Rest in Peace Dr. John Ostrum

I learned that Dr. John Ostrom has passed away yesterday (thanks to Jeff at Caerdroia for the hat tip). Dr. Ostrom discovered Deinonychus antirrhopus in the early 1960’s. Dr. Ostrom was also one of the first to suggest the link between dinosaurs and birds. The research on the dinosaur-bird connection came about from Ostrom’s work on the Archaeoptryx fossil, which was initially misidentified as a Pteradactyl (which is not a dinosaur, but a flying reptile). Dr. Ostrom was 77.

Deinonychus antirrhopus is my favorite dinosaur. If you don’t know what it looked like, think of the Velociraptors in Jurrasic Park (the Velociraptor is actually related to Deinonychus). The name Deinonychus antirrhoppus means Counter-balancing Terrible Claws, and like the “raptors” in Jurrasic Park Deinonychus antirrhopus had the switch blade claw.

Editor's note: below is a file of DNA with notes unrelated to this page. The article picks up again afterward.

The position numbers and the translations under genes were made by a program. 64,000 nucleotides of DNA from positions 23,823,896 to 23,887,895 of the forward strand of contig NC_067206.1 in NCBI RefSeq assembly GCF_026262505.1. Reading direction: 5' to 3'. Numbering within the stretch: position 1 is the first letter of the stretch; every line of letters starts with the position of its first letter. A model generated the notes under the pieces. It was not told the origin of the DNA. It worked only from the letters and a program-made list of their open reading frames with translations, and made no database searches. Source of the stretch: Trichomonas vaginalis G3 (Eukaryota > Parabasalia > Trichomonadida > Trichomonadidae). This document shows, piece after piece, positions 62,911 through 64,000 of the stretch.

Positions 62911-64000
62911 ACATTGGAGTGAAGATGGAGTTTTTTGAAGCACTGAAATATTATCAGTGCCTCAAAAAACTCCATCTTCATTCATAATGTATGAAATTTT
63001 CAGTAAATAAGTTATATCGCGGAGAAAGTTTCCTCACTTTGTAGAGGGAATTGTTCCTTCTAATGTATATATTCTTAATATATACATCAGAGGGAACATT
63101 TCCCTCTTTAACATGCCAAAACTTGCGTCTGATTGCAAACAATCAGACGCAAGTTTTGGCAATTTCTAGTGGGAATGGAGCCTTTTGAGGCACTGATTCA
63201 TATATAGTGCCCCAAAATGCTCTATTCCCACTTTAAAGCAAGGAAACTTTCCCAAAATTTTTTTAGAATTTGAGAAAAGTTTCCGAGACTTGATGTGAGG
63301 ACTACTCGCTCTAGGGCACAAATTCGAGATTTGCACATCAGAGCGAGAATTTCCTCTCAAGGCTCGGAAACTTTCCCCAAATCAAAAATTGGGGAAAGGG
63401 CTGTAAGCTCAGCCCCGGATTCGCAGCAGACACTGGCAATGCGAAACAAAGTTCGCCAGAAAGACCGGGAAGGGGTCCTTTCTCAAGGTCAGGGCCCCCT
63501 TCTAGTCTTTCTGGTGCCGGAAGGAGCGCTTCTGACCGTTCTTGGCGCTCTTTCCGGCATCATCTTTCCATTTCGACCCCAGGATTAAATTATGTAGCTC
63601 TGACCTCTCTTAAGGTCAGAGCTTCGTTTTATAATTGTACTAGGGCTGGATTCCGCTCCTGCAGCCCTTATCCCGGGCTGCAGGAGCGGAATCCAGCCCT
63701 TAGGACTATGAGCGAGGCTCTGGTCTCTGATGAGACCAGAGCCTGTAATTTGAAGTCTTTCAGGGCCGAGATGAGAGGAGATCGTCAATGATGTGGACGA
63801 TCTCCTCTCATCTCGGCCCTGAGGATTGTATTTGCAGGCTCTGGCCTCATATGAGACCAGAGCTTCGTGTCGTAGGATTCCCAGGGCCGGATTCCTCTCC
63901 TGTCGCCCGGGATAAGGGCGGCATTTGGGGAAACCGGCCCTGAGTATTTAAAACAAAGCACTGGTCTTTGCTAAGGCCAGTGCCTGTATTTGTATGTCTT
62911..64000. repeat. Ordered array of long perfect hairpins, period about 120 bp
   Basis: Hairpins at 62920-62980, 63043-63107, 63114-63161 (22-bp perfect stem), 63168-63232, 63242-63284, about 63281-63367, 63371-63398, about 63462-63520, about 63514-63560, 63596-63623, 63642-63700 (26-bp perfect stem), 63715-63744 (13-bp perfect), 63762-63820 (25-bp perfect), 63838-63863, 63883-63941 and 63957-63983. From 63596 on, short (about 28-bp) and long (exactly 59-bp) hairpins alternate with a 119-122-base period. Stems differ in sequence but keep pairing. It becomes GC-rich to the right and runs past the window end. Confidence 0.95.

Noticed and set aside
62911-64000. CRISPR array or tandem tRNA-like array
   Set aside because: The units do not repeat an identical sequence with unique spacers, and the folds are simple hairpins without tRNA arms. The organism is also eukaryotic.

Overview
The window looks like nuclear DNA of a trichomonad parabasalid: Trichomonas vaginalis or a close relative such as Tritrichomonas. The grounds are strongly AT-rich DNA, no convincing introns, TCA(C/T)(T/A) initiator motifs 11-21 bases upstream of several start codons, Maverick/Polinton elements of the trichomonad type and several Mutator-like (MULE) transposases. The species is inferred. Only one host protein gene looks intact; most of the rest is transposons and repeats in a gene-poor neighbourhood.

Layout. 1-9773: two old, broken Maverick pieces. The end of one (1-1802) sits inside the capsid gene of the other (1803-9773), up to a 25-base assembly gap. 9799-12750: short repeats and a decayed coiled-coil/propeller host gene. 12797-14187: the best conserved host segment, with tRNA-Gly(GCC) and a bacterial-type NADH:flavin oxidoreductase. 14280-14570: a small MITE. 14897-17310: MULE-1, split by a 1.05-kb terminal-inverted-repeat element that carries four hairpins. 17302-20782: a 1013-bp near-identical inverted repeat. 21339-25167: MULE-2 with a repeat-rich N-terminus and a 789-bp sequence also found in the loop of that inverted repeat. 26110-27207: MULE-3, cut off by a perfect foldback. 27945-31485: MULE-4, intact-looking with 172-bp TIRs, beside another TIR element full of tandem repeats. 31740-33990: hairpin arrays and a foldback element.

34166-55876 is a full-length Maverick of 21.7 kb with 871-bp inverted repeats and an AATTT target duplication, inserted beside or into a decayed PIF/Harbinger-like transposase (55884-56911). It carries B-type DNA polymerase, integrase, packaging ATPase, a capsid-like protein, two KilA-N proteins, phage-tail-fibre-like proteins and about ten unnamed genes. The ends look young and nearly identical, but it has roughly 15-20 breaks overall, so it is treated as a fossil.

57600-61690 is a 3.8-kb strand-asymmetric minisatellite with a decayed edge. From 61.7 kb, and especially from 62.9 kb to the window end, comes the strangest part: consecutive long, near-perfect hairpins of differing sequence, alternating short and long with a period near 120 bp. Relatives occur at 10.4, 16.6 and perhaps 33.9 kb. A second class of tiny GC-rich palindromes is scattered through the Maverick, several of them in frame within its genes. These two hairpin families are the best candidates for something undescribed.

FILED UNDER: Science & Technology
Steve Verdon
About Steve Verdon
Steve has a B.A. in Economics from the University of California, Los Angeles and attended graduate school at The George Washington University, leaving school shortly before staring work on his dissertation when his first child was born. He works in the energy industry and prior to that worked at the Bureau of Labor Statistics in the Division of Price Index and Number Research. He joined the staff at OTB in November 2004.


  1. Tano says:

    Dr. Ostrom was a great scientist. But, for the record, the fact that birds are part of the dinosaur branch has been known for well over one hundred years.

    Furthermore, although pteradactyls are indeed flying reptiles, dinosaurs are reptiles too. And since birds are advanced surviving members of the dinosaur branch, birds are reptiles as well. At least in the phylogenetic sense of the word, though not in the popular use sense of the word. So Archaeopteryx is a flying reptile, a flying dinosaur, and a flying bird all at the same time. Those are just different levels of the hierarchy in which they existed.